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Hermes Trismegistus

The alleged teacher the magical system known as Hermetism of which high magic and alchemy are thought to be twin branches. The name Trismegistus means thrice greatest Hermes, and is the title given by the Greeks to the Egyptian god Thoth or Tehuti, a lord of wisdom and learning.

At one time the Greeks thought two gods inseparable. Thoth governed over mystical wisdom, magic, writing and other disciplines and was associated with healing, while Hermes was the personification of universal wisdom and the patron of magic.

The myths go further. Both gods are associated with sacred writings. As scribe for the gods, Thoth was credited with all the sacred books. In various Egyptian writings he is called "twice very great" and "five times very great." Hermes is credited with writing 20,000 books by Iamblichus (ca. 250-300 BC), a Neo-platonic Syrian philosopher, and over 36,000 books by Manetho (ca. 300 BC), an Egyptian priest who wrote the history of Egypt in Greek, perhaps for Ptolemy I.

The combined myths of these gods report that both Thoth and Hermes revealed to humankind the healing arts, magic, writing, astrology, science, and philosophy. Thoth wrote the record of the weighing of the souls in the Judgment Hall of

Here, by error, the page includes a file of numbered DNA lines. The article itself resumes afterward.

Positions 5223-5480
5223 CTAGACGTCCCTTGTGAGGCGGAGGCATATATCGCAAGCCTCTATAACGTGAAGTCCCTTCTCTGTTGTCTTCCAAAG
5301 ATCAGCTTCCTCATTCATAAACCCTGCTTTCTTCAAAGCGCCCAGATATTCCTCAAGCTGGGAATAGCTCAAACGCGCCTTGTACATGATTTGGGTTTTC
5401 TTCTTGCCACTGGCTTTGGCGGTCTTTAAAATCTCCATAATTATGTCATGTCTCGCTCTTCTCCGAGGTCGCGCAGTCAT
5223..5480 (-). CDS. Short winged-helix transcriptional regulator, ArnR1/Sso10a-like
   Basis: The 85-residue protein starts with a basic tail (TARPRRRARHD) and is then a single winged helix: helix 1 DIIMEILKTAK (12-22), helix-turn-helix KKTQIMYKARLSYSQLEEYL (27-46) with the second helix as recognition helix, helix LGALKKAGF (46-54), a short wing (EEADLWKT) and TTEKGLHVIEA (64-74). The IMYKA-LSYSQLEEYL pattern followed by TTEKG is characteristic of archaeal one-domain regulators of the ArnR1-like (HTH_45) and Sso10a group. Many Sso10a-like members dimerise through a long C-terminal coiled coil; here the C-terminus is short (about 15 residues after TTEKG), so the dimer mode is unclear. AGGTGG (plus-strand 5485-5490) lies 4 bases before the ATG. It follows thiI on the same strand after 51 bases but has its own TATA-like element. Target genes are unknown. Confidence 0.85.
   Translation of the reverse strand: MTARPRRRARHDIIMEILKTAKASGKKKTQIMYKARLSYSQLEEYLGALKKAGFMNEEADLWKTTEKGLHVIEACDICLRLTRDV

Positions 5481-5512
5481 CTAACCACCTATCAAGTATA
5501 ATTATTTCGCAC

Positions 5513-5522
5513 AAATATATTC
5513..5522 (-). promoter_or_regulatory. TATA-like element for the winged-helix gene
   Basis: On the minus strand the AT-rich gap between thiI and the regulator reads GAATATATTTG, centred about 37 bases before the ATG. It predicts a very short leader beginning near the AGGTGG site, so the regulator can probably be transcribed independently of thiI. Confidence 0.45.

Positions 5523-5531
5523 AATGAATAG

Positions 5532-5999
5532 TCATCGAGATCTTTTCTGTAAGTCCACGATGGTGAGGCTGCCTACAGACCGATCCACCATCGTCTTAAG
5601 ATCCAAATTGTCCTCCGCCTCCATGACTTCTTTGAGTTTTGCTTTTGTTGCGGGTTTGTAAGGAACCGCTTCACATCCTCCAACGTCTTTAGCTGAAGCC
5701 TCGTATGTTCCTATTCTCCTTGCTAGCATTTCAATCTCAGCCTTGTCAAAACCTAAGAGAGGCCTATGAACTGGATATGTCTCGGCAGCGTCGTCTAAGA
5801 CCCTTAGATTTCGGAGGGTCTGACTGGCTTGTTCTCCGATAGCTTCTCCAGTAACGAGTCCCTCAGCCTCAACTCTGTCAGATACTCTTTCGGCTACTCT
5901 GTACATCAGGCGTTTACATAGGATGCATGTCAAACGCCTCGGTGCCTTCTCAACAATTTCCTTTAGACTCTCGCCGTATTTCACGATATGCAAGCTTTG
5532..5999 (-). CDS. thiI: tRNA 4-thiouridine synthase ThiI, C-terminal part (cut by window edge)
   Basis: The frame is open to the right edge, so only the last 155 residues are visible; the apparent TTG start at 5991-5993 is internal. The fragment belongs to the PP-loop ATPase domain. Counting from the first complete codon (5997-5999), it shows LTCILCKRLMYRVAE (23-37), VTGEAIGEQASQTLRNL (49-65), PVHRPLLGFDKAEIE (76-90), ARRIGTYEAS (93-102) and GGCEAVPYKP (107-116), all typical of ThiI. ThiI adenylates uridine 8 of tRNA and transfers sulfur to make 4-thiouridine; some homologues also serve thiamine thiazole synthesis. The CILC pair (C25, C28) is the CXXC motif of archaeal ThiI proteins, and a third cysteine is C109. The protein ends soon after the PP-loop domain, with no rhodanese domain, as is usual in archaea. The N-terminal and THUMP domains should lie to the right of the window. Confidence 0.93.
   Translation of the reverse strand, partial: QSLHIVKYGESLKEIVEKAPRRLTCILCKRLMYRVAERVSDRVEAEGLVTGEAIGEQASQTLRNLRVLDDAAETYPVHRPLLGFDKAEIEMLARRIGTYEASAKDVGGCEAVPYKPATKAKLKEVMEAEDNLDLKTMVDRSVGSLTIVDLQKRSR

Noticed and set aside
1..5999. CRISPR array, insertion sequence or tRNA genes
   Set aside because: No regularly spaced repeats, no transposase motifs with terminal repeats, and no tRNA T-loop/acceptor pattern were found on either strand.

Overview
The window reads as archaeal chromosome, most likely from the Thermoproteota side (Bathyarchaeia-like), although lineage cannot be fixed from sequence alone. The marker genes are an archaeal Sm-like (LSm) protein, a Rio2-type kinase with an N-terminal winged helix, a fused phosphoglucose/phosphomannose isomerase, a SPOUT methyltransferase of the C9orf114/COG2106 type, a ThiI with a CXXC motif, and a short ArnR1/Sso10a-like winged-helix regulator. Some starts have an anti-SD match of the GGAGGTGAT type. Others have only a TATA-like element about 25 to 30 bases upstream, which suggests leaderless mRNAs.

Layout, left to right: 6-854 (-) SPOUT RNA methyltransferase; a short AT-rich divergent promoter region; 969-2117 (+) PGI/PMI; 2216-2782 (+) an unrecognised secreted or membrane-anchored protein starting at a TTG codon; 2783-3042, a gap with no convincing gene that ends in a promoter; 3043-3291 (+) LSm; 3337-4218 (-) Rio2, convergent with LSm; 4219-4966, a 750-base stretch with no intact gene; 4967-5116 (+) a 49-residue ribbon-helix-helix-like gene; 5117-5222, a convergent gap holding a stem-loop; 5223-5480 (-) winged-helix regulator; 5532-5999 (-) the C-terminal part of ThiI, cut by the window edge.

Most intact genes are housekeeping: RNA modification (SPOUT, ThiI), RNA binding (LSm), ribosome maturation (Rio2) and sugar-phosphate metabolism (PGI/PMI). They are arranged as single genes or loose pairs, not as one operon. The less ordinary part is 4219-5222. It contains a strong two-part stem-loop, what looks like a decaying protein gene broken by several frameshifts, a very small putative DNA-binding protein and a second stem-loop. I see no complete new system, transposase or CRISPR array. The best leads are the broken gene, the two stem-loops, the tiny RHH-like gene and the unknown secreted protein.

Osiris. Hermes led the souls of the dead to Hades.

The English occultist
Francis Barrett in Biographia Antiqua wrote that Hermes "communicated the sum of the Abyss, and divine knowledge to all posterity"

According to legend Hermes Trismegistus is said to have provided the wisdom of light in the ancient mysteries of Egypt. "He carried an emerald, upon which was recorded all of philosophy, and the caduceus, the symbol of mystical illumination. Hermes Trismegistus vanquished Typhon, the dragon of ignorance, and mental, moral and physical perversion."

Surviving Hermes Trismegistus is the wisdom of the
Hermetica, 42 books that have profoundly influenced the development of Western occultism and magic. A.G.H.

Sources: 4, 66.

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